Handmade Noodles

Homemade noodles were  one of those bucket-list things for me. Which probably makes me a pretty boring person considering most people have awesome! fun! exciting! things on their bucket list, like, I don’t know, skydiving or swimming with sharks. Me? I wanted to make noodles. But I don’t have a pasta machine. I have one teeny tiny, low, wood laminate counter. And a rolling pin. And some determination. And I made noodles.

Turns out they shouldn’t have been relegated to my bucket list, they should have been on my do-this-right-now-like-immediately list. Which means you should probably put them on yours too, because, uh, they are awesome. And really not hard at all. Seriously! It just takes one tiny counter. And a rolling pin. and some determination, in the form of arm strength. But not a lot of strength. I mean, shoot, I did it. Also, they taste like no noodles you’ve ever had before. Unless you, unlike me, eat at fancy restaurants where they actually make fresh pasta. Or unless you, unlike me, have discovered the joys of fresh pasta eons ago and think I’m waaay behind the times. I generally am. But I’m catching up.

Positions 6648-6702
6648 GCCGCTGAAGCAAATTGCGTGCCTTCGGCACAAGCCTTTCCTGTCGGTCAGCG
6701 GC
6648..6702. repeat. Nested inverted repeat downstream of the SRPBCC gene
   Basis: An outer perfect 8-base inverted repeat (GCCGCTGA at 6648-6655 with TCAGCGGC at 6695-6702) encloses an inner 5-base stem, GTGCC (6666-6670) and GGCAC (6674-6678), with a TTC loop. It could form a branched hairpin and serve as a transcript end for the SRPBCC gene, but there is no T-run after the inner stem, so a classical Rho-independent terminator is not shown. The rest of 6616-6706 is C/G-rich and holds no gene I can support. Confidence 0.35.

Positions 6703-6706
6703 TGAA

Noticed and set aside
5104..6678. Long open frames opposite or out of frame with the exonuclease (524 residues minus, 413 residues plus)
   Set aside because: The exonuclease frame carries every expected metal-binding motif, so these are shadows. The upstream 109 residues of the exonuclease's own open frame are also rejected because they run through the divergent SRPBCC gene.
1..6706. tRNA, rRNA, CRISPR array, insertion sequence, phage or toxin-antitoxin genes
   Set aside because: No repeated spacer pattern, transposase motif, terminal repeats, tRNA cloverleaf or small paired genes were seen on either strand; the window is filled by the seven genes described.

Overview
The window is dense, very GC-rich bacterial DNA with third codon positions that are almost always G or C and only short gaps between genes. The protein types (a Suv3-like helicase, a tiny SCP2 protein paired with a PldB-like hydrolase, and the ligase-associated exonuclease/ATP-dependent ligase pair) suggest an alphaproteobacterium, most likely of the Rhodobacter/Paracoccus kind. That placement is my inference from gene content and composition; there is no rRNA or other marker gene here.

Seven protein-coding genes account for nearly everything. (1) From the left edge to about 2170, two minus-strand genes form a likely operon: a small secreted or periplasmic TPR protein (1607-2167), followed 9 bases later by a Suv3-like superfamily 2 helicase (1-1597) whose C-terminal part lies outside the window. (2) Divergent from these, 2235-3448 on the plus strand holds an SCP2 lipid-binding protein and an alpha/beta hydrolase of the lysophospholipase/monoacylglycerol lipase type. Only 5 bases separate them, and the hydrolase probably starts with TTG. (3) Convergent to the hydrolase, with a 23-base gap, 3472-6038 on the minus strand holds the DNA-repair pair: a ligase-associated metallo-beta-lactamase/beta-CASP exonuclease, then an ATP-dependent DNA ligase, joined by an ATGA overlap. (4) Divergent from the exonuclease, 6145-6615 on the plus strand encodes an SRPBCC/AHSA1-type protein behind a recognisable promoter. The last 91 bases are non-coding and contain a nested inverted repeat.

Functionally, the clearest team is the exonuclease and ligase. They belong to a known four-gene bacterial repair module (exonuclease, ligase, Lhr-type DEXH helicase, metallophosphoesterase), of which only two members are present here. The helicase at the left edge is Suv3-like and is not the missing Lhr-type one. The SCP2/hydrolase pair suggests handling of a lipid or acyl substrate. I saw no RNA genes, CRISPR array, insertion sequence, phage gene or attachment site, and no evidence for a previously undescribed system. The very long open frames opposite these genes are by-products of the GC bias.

Just wait until you see what I made with these noodles…

Handmade Noodles (I smashed together recipes from Joy the Baker, David Lebovitz, and Smitten Kitchen. I’m overall pretty dang happy with my results..)


  • 14 oz (400g) of all purpose flour (this is about 3 cups, but if ever you were looking for an excuse to buy a kitchen scale, let this be your excuse. you will thank yourself later for it. proms.)
  • 4 eggs (uh, our eggs come from the chickens in the backyard so they aren’t exactly ‘sized’, but it doesn’t really matter I found. if your eggs are small, you’ll need a bit of water, if your eggs are large, you’ll need a bit more flour. no bigs)
  • 2 tsp olive oil